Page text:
Government legitimization of ownership enables property titles to be granted without public bidding—in concert with legislation that offers amnesty to criminals. In 2017, for example, landowners who illegally invaded public parts in the Amazon with an area of up to 25 km² between 2005 and 2011 were granted amnesty. In 2019, research by the Imazon Institute showed that the Brazilian government ceded an area of 278,000 km² to private properties in the Amazon—altogether, a territory larger than Ecuador. If all this area were to be commercialized, it could add around $22 billion to Brazilian public coffers.

The Imazon study also indicates that medium-to-large areas have been sold by the federal government at prices as low as 33% of their original market value. “The expectation of profit from the subsequent sale of these areas purchased at low cost represents a stimulus for new invasions and land grabbing in the Amazon, which is a theft of all Brazilians’ heritage,” stated Imazon researcher Brenda Brito.

New changes have also been sought through ordinances, provisional measures, and bills, always aimed at protecting squatters in large areas and providing amnesty for crimes that are occurring on ever-increasing scales. In December 2019, Bolsonaro passed a provisional measure that was a windfall for land grabbers, as it legalized many of their territorial seizures. However, the act was deemed invalid months later, as it was not considered by the National Congress within the legal term. Subsequently, agribusiness-controlled parliamentarians began to bet on bills very similar to Bolsonaro’s original text, focused on regularizing land grabbing in conservation areas.

Currently, Brazil’s Lower House and Senate are working to pass essentially identical legal projects, both of which will lead to enormous increases in deforestation. In tandem, proposals that undermine Indigenous rights and territories are underway. In the capital of Brasilia, the seat of Brazilian politics, agribusiness parliamentarians are in a great hurry to take advantage of special procedures adopted during the pandemic to treat the passage of these laws as a matter of urgency, ramming them through without allowing public debate or review by technical committees. All of these bills will encourage deforestation, invasions, and violent land conflicts, allowing business interests to steal lands that have been occupied by Indigenous peoples and others for generations.

 

In addition to the sale of lands cleared for cattle grazing, the logging of felled trees is a profitable trade in Brazil. A great deal of illegally cut wood is sold as legal timber. To allow this, records are doctored to label logs as if they came out of forests where logging is permitted. Loggers can be authorized to remove more wood than physically exists in a legalized region.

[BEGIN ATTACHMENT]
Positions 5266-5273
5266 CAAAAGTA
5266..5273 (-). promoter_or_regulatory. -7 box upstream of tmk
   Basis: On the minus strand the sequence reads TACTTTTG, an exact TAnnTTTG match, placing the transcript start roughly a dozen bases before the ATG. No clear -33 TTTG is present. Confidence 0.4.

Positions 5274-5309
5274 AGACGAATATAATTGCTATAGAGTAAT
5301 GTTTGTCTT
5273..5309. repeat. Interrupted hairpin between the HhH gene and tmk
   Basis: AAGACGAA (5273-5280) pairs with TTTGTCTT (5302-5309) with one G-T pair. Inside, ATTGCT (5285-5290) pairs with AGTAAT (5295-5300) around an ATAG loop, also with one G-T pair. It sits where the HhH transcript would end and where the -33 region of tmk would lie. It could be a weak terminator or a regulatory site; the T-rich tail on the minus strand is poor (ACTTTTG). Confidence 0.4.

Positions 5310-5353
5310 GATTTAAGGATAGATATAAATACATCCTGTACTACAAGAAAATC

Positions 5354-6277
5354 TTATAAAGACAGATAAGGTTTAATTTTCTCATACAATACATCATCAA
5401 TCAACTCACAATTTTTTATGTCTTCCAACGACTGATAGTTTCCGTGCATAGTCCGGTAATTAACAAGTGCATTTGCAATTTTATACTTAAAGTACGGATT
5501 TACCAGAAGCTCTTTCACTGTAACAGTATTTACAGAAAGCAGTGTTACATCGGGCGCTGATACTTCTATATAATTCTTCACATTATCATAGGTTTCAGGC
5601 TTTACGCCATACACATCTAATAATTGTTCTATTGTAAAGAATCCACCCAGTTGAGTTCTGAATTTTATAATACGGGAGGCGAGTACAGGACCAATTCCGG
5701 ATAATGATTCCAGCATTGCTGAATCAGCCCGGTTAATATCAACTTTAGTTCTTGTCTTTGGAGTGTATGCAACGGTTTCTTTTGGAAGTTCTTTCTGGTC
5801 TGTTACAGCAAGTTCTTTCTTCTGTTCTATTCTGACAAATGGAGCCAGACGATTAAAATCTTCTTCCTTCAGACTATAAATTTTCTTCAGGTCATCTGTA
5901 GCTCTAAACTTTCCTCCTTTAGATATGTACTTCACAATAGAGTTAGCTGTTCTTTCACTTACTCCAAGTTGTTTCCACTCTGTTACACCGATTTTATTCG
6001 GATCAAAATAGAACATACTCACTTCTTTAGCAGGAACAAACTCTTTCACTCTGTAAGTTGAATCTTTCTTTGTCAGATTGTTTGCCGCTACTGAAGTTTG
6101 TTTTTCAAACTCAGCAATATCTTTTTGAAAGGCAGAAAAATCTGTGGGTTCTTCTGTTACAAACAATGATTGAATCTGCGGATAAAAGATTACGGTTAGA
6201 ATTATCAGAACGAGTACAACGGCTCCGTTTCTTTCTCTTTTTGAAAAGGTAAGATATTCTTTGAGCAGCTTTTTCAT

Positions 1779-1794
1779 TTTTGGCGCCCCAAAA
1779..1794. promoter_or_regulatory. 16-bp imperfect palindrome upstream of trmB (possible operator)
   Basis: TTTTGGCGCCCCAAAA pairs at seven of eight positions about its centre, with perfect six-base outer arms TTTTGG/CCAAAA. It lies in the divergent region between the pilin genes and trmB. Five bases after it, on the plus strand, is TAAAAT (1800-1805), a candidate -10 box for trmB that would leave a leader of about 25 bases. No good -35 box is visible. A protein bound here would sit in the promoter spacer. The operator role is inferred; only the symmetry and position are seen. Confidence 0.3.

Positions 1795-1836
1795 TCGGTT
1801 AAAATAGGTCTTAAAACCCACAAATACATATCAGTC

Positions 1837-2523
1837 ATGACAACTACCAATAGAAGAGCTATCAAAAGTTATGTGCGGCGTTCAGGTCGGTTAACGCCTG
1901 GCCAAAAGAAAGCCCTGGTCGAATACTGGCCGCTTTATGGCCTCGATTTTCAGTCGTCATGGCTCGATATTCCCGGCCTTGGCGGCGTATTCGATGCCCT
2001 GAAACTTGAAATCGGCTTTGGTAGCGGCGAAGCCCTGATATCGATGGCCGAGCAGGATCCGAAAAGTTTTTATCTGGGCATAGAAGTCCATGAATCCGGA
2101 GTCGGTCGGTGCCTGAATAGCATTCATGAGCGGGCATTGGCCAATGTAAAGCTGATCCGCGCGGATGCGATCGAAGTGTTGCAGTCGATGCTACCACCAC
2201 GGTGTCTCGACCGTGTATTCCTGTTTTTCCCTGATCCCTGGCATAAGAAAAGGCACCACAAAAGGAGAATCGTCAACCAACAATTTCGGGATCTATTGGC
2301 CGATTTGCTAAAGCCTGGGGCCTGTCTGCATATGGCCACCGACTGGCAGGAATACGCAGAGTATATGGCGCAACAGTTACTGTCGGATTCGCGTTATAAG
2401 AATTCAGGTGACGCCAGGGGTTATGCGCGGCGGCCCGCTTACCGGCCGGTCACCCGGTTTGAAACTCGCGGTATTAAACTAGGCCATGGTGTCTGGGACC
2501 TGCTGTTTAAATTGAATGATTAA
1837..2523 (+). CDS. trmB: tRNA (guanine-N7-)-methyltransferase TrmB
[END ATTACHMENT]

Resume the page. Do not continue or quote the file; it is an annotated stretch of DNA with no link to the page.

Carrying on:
This process is a parallel mechanism of environmental crime in the Amazon region. Before a shipment of wood arrives at a Brazilian port for export, it travels through a chain of corruption, which is also intertwined with the paper industry. Bribed and corrupt public agents issue documents that “legitimize” wood stolen from Indigenous lands and conservation areas.

As a result of this fraudulent scheme, countries that import wood from Brazil are led to believe that they are acquiring a 100% legal product. They are probably unlikely to question its origins, too, as fraudulently sourced wood can come at a much lower price—which also means that the few companies who do want to deal in genuinely legal wood can be easily outcompeted.

Rondônia, one of the nine Brazilian states that comprise the Amazon, is infamous for having one of the highest rates of deforestation, and for playing host to violent clashes over land issues. According to the Pastoral Land Commission (linked to Brazil’s Catholic Conference of Bishops), in the last five years alone, 46 people have been killed in land conflicts in the state.

“Poor people who effectively produce on their small lands are systematically persecuted, expelled, threatened or killed in the interest of real estate speculation,” explained Raphael Bevilaqua, the Commission’s attorney in Rondônia.

Almost entirely covered by rainforest until 1980, Rondônia has already lost almost a third of its native environment. The region continues to attract investments in agriculture and cattle raising due to astronomical land valuations. Jair Dornelas, agriculture secretary of the Vilhena municipality, stated that farm prices have increased up to 800% in just five years. Cotton and soy are the main drivers of the price inflation. The “grillonaires,” as they are called, also facilitate the destruction of the forest by creating tension and conflict in public lands, which provides a pretext for passing favorable legislative reforms. They then receive impunity for environmental crimes.

Preserved forest is increasingly rare in Rondônia. The shrinking protected areas and Indigenous lands preserve all that is left of the Amazon rainforest. And even these territories are under increasing threat. Created in 1991, the Uru-Eu-Wau-Wau Indigenous Land is home to the largest preserved area in the state, nearly equivalent in size to the U.S. state of New Jersey. It is a forest paradise that is almost completely surrounded by farms.